Tribeca: Come to Daddy (2019)

This is not your Hallmark Channel family reconciliation movie. It’s about mean drunks and their emotionally stunted sons—and a whole bunch of dastardly skullduggery. It would be telling to identify what kind precisely, but eventually plodding Norval Greenwood will start to understand the whole picture. In the meantime, he will try to get to know the father who was never part of his life in Ant Timpson’s Come to Daddy, which premiered last week during the 2019 Tribeca Film Festival.

When Greenwood received a letter from his father inviting him to visit his remote but eccentric looking seaside home, so they could maybe belatedly explore a father-son relationship, he eagerly came running. Unfortunately, his father’s reception is strangely chilly. Presumably, he wrote Greenwood in a drunken fugue state, because he no longer remembers the letter. Instead, he goes out of his way to belittle and intimidate Greenwood, turning his visit into a filial cold war. And then the first game-changing twist upends everything, so keep watching.

*image courtesy of Come to Daddy (2019)

There is plenty of the stuff that interests CE readers happening throughout Daddy, but to explain how so would be spoilery. Let’s just say it really is a thriller (despite some head fakes towards horror) and leave it at that. Regardless, it has a terrific genre cast, starting with Elijah Wood at his most nebbish as poor Greenwood. In terms of intensity and its place on the genre spectrum, Daddy is probably most like Grand Piano among Wood’s non-Tolkien films, but it definitely is its own anti-social animal.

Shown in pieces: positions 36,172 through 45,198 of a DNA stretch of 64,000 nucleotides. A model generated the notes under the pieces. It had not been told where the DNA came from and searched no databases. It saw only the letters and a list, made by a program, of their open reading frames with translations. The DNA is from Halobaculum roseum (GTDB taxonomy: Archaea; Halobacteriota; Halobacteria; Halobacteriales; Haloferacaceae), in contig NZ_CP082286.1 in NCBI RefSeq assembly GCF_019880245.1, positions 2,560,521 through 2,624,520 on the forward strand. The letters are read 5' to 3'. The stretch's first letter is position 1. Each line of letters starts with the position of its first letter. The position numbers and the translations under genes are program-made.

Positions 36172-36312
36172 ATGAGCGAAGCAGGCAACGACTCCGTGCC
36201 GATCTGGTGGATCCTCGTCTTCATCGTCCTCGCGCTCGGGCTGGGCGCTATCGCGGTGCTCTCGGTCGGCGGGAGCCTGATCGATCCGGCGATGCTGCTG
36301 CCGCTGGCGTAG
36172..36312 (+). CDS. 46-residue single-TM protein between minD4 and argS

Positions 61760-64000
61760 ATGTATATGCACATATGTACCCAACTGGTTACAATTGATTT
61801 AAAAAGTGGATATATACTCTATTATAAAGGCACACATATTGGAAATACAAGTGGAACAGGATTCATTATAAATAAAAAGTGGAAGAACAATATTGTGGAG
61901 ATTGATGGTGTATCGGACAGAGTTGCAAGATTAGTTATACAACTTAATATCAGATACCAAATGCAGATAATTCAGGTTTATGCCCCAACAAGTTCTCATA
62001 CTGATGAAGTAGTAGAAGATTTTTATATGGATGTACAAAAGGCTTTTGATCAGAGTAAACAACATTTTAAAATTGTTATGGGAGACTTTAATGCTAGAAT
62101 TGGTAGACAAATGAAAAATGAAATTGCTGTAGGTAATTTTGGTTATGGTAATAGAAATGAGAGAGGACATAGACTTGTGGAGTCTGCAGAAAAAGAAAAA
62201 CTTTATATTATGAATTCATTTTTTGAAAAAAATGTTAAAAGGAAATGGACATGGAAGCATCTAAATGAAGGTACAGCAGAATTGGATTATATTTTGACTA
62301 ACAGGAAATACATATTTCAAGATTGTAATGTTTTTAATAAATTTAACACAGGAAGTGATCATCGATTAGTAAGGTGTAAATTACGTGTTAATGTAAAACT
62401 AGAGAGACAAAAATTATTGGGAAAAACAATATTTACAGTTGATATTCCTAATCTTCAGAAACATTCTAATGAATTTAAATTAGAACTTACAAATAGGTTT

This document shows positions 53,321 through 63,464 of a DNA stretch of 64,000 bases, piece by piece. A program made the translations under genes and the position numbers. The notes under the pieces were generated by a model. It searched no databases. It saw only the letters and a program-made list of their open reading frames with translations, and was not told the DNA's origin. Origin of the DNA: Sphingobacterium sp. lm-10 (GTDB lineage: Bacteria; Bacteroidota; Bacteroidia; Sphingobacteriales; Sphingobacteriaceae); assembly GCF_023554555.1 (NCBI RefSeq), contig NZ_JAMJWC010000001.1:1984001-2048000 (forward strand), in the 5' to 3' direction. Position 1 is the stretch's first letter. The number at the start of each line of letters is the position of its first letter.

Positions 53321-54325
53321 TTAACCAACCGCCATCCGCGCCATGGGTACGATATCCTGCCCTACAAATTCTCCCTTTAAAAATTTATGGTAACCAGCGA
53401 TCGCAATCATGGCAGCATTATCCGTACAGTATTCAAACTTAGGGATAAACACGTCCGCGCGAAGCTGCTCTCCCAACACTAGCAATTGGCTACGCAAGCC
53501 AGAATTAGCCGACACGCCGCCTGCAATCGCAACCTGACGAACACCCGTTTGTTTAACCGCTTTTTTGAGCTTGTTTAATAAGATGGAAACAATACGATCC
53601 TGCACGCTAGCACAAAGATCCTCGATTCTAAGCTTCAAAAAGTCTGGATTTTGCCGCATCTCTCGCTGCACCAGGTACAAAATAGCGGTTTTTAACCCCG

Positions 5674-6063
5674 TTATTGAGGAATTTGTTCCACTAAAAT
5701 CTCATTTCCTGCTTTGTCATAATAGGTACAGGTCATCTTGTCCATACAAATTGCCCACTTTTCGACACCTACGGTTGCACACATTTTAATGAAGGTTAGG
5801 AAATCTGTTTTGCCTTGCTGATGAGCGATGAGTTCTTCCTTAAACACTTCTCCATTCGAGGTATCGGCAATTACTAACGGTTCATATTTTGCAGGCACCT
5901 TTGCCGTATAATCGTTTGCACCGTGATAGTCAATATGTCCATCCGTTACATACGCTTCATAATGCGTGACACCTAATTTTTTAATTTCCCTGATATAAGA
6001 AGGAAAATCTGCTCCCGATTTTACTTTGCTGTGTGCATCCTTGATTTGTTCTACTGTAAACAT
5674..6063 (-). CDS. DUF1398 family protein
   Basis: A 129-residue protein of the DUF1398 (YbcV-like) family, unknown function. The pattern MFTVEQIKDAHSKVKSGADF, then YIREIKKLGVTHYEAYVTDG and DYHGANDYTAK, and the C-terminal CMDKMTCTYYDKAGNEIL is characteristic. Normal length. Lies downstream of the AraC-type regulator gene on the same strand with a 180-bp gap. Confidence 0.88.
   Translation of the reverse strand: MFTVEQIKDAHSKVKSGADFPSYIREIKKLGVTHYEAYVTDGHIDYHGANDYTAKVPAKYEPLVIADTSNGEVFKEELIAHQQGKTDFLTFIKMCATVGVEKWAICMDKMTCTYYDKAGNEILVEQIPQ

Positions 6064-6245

Regardless, Wood hits the right awkward and anxious notes while playing off the great Stephen McHattie, who chews the scenery with relish as the not-so welcoming old man. Although it features a small ensemble, Daddy boasts some highly distinctive character actors, including Michael Smiley (a regular in Ben Wheatley’s films), who clearly enjoys the sinister flamboyance of a villainous character who emerges after the first act. Martin Donovan also does some of the best work we can remember as the beleaguered mystery guest.

…the tension, uncertainty, and foreboding [are] all cranked up high…

So, yes, this is absolutely a “feel-good movie.” Timpson keeps the tension, uncertainty, and foreboding all cranked up high, mostly redeeming himself for producing the repellent Greasy Strangler. Obviously, Daddy has its secrets that Tribeca press has been asked to respect, but it never feels like a gimmicky “big twist” Shyamalan-esque movie. In fact, all its elements work together in concert rather well. Highly recommended for fans of slightly lurid dark thrillers, Come to Daddy screens again this Friday (5/3), as a midnight selection of this year’s Tribeca Film Festival.

*lead image courtesy of Come to Daddy (2019)


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    Despite the stylistic leaps and strong genre basis, the film does not break up into a series of vivid episodes: it is a touching, sometimes funny, sometimes poignant story about an eternal boy who wanted to bring his family back.

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